Wellness rather than beauty was the message this week at the annual International Spa Association event in New York. While there were plenty of skin products and treatments on display, the bigger trend in the spa world remains alleviating stress.
“We’re not just fluff and buff,” said Erin Stremcha, spokeswoman for the Well & Being Spa, with locations in Las Vegas, Dallas, Arizona and Puerto Rico. “Be healthy and have fun but also take something away that you can apply to your daily life.”
As part of that quest for serenity, Sundara Inn & Spa, in Wisconsin Dells, Wisconsin, asks guests to put away electronics. “Silence is the new luxury,” said Sundara spokeswoman Carla Minsky. “The idea is to unplug, disconnect.” Sundara has “conversation-free areas,” meditation trails and an emphasis on silent sports like hiking, kayaking, biking and, in the winter, snowshoeing. Also highly encouraged: napping in hammocks.
MACHINES VS HUMAN TOUCH
Gadgets, chairs and beds do everything from massaging your back to generating sound waves. The ame Spa & Wellness Collective at Turnberry Isle Miami in Aventura, Florida, showed off high-end Gharieni spa wave beds with features like tables that feel like warm sand on the back and headphones supplying binaural beats, which are different tones in each ear designed to calm the mind.
Also on display, the O2 chair, which applies rollers up and down your back while you inhale oxygen through a tube and listen to guided breathing instructions through headphones.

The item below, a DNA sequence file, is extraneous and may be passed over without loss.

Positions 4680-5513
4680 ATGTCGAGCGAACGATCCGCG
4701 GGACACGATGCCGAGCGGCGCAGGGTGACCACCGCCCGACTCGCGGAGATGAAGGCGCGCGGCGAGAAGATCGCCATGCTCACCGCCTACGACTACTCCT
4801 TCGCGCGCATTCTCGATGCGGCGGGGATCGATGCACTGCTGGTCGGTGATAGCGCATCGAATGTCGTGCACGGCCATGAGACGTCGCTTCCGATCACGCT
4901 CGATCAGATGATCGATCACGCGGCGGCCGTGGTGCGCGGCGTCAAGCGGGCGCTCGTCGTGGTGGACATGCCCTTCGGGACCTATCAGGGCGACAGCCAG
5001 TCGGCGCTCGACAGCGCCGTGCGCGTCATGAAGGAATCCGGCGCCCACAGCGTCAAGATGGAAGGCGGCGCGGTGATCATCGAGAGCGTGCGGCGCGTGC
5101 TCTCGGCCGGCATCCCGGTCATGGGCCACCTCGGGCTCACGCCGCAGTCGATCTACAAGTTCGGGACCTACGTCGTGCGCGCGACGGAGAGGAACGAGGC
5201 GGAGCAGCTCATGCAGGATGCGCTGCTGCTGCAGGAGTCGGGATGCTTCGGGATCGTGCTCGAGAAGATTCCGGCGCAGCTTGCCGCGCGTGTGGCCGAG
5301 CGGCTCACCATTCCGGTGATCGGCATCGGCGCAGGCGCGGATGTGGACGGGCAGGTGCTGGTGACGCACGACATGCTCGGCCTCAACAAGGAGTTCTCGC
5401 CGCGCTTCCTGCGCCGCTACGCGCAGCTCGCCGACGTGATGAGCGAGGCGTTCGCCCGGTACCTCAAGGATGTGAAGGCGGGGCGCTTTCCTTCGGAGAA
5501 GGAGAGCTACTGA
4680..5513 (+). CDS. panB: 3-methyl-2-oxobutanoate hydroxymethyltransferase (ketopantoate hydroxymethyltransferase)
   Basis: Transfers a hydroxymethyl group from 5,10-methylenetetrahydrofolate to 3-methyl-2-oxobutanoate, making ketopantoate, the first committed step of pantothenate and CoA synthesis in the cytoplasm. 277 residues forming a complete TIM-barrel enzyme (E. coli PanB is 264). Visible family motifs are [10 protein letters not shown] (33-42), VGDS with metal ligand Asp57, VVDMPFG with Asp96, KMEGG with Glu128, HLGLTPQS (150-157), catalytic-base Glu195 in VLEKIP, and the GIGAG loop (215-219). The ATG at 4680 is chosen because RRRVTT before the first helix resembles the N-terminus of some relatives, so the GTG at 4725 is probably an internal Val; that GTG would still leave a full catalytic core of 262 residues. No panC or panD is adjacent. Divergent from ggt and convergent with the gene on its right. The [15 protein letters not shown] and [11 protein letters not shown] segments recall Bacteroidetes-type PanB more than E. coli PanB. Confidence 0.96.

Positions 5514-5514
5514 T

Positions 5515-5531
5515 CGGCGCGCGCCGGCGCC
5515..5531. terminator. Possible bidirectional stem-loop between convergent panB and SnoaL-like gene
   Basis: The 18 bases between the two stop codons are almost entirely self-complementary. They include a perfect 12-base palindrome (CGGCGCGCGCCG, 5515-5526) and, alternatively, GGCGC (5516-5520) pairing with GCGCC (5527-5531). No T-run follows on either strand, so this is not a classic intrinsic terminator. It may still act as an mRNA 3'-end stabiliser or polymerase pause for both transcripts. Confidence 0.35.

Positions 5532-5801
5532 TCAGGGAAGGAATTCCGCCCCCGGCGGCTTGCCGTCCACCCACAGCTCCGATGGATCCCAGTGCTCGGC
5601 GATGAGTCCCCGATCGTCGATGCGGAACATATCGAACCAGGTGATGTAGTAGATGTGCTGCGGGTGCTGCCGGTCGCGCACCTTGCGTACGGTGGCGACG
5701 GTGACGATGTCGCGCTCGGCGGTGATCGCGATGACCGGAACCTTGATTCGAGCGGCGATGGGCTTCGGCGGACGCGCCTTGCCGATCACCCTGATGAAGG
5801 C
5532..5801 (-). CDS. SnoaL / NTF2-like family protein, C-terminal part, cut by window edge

To get that bliss-spa feeling at home, a company called Airome sells aromatherapy diffusers in a variety of styles, colors and materials to match your decor — porcelain, glass, ceramic and metal, $30-$40, with essential oils, $8-$12.
But there’s still a place for the human touch. The Chuan Body + Soul spa at Langham Place in New York City showed off Asian-inspired foot massage. Aspira the Spa, in Elkhart Lake, Wisconsin, touts acupuncture for facial rejuvenation as an alternative to anti-wrinkle treatments like Botox.
The Spa at the Peaks in Telluride, Colorado, says the region attracts visitors looking for active experiences like hiking and skiing. To cater to their needs, the spa lets guests create customized teas, choosing herbs and tinctures with ingredients such as turmeric to ease pain and inflammation.
At the Well & Being Spa, guests can blend their own hand scrubs and lotions. “Everyone wants to do their own thing,” said Stremcha. “This allows you to do that.” Use the products at the spa or take them home.
FARM TO TABLE
Some destination spas began growing herbs and produce a few years back. Those programs have grown.
“We started doing this because we couldn’t get high-quality products for the spa, so we thought we’d just grow them,” explained Lola Roeh of Aspira. “Our very first garden was only 2,000 square feet but every year we’ve been able to increase.” The Wisconsin property now grows not just chamomile and lavender for spa treatments, but also 11,500 pounds of food a year, supplying its chefs with 20 types of heirloom tomatoes among other things.
The Lodge at Woodloch in Hawley, Pennsylvania, has a resident “farm-acist,” Derrick Braun, who teaches visitors about everything from fermented foods to recognizing mathematical sequences in nature, like the patterns found in sunflowers and pine cones. “We want to connect those dots for guests,” Braun said.
The Lodge also offers garden dinners where produce for each course — whether kohlrabi or cauliflower — is locally grown; mocktails like a “spa-jito” made with ingredients like organic mint and lime juice; and forest bathing, a Japanese-inspired experience in which guests are led on a walk in the woods using all their senses.
At the ame Spa & Wellness Collective, chef Matthew Kenney will lead a plant-based food and wine wellness retreat Oct. 13-15 that includes “yoga, tastings, conversation on how to prepare this type of food and the benefits of incorporating it into your life,” Kenney said. What about guests who say vegan food is bland? “This food is exciting and full-flavored if prepared properly,” Kenney said, “but the ingredients and techniques are entirely different from how most of us learned to cook.”